The Micro Four Thirds system is a revolutionary digital hybrid camera system which combines compact size, ease of use and movie mode functionality of the digital point and shoots with the larger sensor (and thus higher image quality and shallower depth of field) and interchangable lens capability of digital SLRs.
It achieves this by removing the mirror of the SLRs, and is only possible with the rapid technologic changes that have dramatically improved contrast detect AF functionality on par with entry level dSLR AF speed, while electronic viewfinder technology has also improved.
It’s short lens flange to sensor distance (20mm compared with 40mm on Four Thirds) means that super wide angle lenses can be made much smaller and one can adapt almost ANY lens ever made on it, including Leica M, Leica R, Olympus Pen, Olympus OM, Canon FD, Nikon F, Minolta, Pentax K, Hasselblad, Pentax 6×7, and even Canon EOS (new Metabones adapters even allow aperture control and slow AF).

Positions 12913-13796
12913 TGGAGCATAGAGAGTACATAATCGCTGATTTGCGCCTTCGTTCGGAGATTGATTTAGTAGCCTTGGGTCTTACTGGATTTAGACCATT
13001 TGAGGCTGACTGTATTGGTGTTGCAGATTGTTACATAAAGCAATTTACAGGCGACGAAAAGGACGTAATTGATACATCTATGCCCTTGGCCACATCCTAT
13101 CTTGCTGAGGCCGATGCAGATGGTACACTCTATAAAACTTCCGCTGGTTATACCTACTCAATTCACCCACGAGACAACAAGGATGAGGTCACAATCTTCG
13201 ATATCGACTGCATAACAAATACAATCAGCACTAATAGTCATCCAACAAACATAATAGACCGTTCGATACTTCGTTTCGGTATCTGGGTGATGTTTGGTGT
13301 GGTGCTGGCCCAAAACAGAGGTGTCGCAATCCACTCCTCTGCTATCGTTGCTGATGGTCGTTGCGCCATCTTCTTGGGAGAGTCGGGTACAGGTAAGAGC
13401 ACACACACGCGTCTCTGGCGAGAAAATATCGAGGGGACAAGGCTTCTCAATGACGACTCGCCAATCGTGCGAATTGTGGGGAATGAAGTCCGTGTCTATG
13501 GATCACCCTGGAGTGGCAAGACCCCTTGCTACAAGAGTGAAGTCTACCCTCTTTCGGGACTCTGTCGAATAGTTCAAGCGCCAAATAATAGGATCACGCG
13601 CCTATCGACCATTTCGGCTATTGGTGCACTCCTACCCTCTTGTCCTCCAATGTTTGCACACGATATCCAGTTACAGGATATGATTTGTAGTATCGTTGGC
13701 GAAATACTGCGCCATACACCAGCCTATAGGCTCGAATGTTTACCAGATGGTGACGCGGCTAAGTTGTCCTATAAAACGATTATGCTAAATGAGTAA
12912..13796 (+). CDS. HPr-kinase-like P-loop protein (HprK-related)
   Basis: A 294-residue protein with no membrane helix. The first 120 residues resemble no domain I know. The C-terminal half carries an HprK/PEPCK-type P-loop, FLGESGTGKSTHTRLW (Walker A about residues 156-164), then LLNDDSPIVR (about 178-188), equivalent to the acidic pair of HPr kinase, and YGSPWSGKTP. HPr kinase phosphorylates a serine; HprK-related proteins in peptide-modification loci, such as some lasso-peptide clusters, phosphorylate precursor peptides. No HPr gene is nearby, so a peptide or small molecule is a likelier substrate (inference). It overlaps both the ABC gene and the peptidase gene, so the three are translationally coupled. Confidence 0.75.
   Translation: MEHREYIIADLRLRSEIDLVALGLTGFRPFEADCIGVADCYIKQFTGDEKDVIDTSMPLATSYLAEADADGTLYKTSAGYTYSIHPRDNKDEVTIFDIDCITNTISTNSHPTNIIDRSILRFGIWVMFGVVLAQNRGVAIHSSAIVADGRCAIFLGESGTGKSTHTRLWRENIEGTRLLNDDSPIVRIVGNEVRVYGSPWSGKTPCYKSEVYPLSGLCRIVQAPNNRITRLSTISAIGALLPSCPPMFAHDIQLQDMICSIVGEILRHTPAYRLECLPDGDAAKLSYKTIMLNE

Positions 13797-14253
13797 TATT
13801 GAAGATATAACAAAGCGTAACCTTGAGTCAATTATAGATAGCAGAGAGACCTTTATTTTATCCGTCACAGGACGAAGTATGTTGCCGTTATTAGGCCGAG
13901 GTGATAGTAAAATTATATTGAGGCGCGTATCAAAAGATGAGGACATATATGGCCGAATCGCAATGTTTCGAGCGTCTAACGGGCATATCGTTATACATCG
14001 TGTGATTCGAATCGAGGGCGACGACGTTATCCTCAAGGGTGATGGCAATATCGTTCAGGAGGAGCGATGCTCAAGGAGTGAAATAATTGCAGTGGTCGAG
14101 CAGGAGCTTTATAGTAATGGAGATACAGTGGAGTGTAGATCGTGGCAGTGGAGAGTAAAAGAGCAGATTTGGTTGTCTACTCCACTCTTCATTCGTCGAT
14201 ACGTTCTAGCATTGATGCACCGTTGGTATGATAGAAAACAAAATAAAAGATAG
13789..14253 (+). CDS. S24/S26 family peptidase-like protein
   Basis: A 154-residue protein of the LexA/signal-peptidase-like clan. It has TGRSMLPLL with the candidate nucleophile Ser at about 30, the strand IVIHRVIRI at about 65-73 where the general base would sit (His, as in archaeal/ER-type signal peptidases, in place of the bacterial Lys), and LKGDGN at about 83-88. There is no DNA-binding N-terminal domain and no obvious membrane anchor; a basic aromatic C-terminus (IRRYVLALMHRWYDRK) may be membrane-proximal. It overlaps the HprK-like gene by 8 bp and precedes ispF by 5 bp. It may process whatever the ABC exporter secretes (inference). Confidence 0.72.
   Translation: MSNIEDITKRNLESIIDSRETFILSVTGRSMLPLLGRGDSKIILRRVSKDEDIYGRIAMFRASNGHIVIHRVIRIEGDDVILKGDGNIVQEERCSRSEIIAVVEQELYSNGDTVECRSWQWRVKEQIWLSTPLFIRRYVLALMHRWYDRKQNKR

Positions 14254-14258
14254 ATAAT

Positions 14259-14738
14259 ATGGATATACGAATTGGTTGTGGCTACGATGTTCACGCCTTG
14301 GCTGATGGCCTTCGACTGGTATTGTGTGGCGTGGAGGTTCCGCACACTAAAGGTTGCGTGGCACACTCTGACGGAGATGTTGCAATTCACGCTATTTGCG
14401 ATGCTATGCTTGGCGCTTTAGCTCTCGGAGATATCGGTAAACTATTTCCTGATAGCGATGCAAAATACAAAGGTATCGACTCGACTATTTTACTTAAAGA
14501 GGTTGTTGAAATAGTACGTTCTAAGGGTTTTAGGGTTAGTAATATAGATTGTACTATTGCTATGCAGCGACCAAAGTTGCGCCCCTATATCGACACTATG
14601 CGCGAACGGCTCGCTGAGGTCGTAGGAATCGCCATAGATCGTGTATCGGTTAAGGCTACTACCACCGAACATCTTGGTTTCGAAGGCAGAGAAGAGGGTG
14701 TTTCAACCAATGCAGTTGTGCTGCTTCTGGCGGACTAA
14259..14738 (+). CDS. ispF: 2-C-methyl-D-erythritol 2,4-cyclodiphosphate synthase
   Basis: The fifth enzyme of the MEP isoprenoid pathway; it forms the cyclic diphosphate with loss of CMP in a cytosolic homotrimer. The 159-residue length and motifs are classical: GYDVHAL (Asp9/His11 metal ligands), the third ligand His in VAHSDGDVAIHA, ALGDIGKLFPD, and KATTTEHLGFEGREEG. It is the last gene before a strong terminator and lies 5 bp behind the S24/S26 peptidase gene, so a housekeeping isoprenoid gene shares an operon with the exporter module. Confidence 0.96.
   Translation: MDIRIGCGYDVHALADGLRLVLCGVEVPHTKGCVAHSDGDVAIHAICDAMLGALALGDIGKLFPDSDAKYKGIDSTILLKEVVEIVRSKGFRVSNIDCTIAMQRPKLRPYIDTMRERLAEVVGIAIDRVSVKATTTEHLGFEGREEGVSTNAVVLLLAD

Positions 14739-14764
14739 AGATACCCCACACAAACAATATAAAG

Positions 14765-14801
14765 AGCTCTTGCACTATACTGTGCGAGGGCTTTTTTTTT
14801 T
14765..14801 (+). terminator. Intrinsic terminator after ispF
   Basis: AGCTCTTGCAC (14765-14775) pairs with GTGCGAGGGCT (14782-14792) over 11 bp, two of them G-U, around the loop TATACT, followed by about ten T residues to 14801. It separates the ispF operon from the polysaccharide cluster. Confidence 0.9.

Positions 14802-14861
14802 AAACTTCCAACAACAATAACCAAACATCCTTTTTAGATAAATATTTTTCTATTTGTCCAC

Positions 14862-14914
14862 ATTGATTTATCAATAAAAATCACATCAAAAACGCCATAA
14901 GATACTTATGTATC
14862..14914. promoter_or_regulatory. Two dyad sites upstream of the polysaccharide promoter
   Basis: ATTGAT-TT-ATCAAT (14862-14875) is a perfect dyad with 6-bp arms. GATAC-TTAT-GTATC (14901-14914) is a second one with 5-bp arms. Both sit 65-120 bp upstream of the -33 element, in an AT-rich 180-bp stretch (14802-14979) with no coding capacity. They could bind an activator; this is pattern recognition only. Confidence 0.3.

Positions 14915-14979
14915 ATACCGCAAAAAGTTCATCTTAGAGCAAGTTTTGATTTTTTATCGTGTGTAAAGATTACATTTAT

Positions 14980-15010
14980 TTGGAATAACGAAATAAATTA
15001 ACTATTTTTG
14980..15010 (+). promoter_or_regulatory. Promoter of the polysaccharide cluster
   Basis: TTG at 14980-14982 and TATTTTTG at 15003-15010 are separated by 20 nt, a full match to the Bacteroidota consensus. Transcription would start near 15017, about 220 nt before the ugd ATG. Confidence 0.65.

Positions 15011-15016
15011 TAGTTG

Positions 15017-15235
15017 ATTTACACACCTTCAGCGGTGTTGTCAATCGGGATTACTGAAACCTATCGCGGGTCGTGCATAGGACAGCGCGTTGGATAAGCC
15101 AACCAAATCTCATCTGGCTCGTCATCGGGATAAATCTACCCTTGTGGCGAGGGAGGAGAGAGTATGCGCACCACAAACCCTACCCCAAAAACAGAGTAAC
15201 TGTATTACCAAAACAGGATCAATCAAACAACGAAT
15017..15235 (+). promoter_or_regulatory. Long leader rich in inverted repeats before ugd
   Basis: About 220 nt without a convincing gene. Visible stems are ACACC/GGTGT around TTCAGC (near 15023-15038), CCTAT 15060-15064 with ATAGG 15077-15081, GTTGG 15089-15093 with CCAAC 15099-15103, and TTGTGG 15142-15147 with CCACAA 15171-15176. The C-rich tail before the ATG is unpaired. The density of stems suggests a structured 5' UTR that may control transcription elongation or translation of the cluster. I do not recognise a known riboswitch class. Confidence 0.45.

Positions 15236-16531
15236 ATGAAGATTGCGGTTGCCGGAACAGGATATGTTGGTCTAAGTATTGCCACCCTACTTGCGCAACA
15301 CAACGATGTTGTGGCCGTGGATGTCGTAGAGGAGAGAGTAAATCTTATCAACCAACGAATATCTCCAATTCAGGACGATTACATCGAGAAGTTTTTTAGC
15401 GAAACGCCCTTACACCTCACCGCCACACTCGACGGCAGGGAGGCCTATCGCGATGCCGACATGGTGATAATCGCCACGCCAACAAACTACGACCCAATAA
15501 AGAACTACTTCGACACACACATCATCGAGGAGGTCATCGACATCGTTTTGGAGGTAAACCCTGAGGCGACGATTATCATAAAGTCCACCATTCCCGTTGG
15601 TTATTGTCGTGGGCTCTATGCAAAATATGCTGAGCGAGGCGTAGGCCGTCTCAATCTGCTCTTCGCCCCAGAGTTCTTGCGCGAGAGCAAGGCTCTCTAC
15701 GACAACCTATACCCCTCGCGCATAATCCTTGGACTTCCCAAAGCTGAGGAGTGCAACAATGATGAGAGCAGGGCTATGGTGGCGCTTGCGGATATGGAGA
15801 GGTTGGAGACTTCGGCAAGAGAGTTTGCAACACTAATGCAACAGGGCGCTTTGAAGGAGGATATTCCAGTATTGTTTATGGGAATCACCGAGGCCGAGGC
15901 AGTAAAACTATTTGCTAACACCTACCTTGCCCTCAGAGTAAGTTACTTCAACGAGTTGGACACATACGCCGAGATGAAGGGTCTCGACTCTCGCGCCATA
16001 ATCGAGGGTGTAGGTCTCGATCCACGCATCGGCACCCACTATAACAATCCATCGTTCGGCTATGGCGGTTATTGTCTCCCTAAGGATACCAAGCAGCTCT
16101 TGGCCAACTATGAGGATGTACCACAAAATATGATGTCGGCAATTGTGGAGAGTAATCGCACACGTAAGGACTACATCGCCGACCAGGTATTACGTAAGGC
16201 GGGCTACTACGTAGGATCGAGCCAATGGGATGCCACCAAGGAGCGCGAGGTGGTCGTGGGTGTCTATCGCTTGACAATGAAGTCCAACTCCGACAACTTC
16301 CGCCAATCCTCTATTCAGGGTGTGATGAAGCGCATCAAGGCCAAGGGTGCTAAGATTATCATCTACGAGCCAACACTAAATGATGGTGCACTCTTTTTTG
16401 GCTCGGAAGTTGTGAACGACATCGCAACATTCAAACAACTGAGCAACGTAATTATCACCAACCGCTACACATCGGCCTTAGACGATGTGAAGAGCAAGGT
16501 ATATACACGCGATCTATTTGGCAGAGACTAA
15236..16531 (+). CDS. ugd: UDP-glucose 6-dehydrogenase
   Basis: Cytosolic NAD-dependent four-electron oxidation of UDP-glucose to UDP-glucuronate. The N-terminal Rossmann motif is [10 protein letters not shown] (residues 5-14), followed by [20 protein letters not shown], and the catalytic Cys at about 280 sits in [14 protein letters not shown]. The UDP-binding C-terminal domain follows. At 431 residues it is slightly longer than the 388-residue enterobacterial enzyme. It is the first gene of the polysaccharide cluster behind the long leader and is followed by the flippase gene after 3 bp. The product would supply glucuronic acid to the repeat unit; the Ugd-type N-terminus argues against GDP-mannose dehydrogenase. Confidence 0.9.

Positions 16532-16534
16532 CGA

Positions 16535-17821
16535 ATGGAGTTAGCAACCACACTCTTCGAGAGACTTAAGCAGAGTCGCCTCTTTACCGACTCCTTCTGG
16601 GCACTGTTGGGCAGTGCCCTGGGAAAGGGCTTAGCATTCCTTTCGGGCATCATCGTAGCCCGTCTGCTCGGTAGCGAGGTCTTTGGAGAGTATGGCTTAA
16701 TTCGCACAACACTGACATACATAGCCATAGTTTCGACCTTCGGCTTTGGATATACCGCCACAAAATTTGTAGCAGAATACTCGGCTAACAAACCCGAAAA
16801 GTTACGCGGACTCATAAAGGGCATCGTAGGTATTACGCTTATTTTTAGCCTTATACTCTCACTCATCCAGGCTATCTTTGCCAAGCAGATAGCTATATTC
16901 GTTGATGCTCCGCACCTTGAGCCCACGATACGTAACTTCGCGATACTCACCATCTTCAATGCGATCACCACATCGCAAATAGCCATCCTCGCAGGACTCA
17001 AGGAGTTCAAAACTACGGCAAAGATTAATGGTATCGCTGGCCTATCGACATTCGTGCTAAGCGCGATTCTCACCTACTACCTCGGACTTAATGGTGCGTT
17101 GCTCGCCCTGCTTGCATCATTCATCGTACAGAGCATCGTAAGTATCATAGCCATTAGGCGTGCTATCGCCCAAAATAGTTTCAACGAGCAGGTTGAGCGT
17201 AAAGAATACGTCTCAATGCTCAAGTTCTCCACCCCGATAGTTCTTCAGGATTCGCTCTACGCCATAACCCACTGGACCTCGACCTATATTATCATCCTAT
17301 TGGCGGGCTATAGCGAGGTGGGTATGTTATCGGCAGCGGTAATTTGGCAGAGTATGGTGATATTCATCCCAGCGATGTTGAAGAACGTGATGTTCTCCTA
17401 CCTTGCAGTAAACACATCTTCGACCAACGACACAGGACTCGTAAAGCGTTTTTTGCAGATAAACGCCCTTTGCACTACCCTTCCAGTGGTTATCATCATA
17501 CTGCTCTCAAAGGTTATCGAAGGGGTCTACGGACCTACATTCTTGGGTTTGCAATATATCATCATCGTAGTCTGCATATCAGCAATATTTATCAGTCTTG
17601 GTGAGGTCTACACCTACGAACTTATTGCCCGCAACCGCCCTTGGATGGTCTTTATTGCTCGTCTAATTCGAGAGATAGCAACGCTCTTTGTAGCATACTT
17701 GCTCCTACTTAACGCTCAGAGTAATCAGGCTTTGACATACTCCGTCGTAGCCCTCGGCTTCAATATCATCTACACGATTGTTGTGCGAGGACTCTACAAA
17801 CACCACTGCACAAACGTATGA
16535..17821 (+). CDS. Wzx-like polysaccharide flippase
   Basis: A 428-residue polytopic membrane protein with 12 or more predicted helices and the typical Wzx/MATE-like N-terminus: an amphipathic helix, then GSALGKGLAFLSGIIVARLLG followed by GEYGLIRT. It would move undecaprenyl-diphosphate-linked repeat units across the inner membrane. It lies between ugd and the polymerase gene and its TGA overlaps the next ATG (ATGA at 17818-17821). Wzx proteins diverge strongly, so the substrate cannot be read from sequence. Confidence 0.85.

The system is thus THE MOST ADAPTABLE camera system available in terms of lenses – however, they will generally only be able to be used in manual focus, and in 35mm terms, the sensor gives a 2x crop factor so that the angle of view of a 50mm lens will be similar to that of a 100mm on a 35mm film camera.
The Olympus OM-D series of cameras are fantastic, compact, extremely versatile cameras which offer class leading performance in terms of:
- weathersealing (except the E-M10)
- compact size whilst still having a viewfinder and compact, interchangeable lenses
- range of dedicated AF lenses – now more than 40 lenses available
- autofocus speed and accuracy for static subjects
- sensor-based 5 axis image stabilisation 5EV effectiveness (6.5EV if using Dual IS with OIS lenses
- image stabilisation for movies
- long exposure modes
My main Micro Four Thirds web pages on my wikipedia:
- Panasonic, Olympus Micro Four Thirds hybrid digitals – features, list of cameras and bodies
- master index of everything you need to know about the Olympus OM-D camera system
- comparison of current Micro Four Thirds cameras
- my links to selected photos taken with MFT’s
- lenses for Micro Four Thirds
- flash for Four Thirds and Micro Four Thirds